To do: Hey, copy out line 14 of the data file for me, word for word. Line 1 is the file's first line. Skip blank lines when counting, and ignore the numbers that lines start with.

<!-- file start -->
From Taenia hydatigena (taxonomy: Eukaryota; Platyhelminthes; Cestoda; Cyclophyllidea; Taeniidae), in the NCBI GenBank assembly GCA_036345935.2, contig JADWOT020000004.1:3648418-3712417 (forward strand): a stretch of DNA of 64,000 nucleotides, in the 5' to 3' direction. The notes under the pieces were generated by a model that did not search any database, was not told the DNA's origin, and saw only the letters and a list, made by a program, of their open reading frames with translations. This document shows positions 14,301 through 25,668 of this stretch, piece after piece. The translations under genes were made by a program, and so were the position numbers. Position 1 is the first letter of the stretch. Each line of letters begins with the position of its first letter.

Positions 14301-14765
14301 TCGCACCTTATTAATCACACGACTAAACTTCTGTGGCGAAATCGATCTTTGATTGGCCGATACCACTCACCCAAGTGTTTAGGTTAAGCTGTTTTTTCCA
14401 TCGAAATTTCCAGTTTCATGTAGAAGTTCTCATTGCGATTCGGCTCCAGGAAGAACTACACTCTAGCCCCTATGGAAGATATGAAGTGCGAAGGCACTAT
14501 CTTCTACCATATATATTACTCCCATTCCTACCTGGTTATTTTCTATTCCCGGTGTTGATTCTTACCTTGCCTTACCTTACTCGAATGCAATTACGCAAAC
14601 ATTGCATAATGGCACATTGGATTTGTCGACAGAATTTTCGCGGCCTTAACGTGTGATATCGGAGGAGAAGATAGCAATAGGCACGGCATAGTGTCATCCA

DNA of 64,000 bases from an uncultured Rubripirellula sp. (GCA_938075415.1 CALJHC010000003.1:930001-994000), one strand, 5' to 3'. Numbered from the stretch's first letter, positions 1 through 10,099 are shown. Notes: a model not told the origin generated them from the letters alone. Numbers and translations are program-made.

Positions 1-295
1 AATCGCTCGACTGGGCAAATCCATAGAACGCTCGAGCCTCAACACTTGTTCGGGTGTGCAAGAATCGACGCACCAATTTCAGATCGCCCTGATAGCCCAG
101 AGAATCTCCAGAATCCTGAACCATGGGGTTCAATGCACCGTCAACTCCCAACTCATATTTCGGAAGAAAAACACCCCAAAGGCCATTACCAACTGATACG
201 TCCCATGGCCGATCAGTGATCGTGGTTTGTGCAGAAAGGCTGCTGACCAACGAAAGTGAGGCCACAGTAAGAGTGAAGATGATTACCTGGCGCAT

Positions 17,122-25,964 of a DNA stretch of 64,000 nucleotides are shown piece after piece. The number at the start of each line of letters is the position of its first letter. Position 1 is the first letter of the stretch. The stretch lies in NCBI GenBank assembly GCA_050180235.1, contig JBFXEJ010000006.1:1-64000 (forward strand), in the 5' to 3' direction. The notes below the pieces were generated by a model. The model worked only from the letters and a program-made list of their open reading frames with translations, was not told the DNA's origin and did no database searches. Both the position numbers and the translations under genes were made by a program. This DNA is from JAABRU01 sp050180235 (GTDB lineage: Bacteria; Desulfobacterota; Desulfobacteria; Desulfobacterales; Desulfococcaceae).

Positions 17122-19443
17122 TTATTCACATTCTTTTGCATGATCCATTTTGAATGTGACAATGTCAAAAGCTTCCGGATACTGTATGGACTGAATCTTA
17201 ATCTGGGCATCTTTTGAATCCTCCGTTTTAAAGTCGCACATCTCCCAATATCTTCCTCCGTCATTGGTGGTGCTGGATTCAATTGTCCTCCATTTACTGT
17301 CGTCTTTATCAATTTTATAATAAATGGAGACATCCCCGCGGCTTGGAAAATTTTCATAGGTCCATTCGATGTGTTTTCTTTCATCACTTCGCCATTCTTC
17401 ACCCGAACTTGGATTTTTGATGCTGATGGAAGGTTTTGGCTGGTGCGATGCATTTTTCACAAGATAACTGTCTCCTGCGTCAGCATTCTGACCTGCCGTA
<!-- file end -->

17122 TTATTCACATTCTTTTGCATGATCCATTTTGAATGTGACAATGTCAAAAGCTTCCGGATACTGTATGGACTGAATCTTA